Here’s how to make things easier on one of the most important people in your life. – Caitlin Giddings
If there’s anyone in your life you should treat with utmost respect and reverence, it’s your bike mechanic. After all, that’s your bike in their hands. Who else is more important to keeping you happy and problem-free out on the road? But before you drop off a two-wheeled heap of problems expecting miracles, there are a few things you can do to make life a little easier for your local wrench. Here’s what bike mechanics wish you would avoid before entrusting them with your bike.
Don’t Overdo It With The Chain Lube
“Don’t lube the chain after every ride,” says Mike Yozell, Bicycling’s tech editor and mechanic in the US. “Lubing your chain is fine if all the lube got washed off in a muddy storm or is otherwise dry, but if the chain is already lubed, adding more just makes a mess and picks up more dirt that causes wear.” When you do use chain lube, make sure you wipe off the excess with a rag so you don’t ruin your pants or cause extra chain damage.
Darian Harvey a US-based MTB specialist, says squeaky brakes are also on the list of things you shouldn’t lube. “When disc brakes are noisy or squealing, occasionally people will apply lube to their brake pads or rotor,” she says. “This ruins the brake pads and makes a huge mess that needs to be meticulously cleaned in order not to ruin the new set of pads that now needs to be installed.”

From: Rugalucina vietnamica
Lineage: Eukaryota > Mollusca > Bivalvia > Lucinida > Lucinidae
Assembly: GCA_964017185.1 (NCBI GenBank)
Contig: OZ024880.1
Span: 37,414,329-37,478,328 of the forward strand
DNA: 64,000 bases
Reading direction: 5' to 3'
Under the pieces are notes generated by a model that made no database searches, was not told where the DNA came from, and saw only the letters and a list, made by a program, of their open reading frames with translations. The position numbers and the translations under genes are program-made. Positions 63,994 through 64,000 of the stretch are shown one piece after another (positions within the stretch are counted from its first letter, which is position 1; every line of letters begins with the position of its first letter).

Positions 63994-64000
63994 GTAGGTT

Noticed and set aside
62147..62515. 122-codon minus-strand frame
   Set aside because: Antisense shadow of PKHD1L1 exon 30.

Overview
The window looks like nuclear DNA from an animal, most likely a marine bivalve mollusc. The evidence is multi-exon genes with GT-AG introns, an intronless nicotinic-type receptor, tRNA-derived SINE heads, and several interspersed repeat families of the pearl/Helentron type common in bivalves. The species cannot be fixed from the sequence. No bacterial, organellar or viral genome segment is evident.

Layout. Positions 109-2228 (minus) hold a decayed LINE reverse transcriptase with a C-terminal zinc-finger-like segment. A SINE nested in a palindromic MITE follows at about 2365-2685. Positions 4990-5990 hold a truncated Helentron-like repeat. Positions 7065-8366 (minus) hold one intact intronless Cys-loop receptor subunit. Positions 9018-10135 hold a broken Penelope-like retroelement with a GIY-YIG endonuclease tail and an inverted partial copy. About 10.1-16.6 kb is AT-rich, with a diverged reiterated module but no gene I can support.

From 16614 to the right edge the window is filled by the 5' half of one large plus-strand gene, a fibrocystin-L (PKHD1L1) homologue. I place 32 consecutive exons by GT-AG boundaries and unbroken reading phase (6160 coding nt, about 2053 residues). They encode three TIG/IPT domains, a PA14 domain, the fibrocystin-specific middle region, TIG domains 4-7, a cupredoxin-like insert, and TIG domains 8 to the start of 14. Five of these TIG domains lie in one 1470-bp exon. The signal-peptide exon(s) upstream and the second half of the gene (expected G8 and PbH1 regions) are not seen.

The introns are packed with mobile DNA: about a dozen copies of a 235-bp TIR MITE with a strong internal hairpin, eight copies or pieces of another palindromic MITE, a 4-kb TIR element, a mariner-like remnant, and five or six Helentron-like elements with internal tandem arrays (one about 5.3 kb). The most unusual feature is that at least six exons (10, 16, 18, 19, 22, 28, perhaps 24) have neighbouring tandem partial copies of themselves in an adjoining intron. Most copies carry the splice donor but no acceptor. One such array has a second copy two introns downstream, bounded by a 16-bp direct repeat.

Don’t Automatically Blame Your Limit Screws
Once you’ve learned about those teeny-tiny screws, it can be hard not to assume they’re the answer to all your shifting woes. But it’s rare that messing with them actually brings about productive change, says Yozell. “Don’t just adjust the limit screws on the derailleur every time the bike mis-shifts,” he says. “Generally the limit screws don’t need to be touched, your shifting problems are caused by cable tension or the derailleur being bent from a crash.”
Harvey agrees – don’t mess with them unless you really know what you’re doing. “If a derailleur on their bike isn’t working, many people will try to adjust it themselves before taking it in for repair,” she says. “The first thing they do is take a screwdriver to the limit screws. This can make for a much worse problem if they go to ride it thinking it might be fixed and the rear derailleur shifts in the spokes. It can also make a much more time-consuming (and costly) repair.” She says she’s all for people learning to fix their own bikes—as long as they understand the parts of their derailleur and what they do.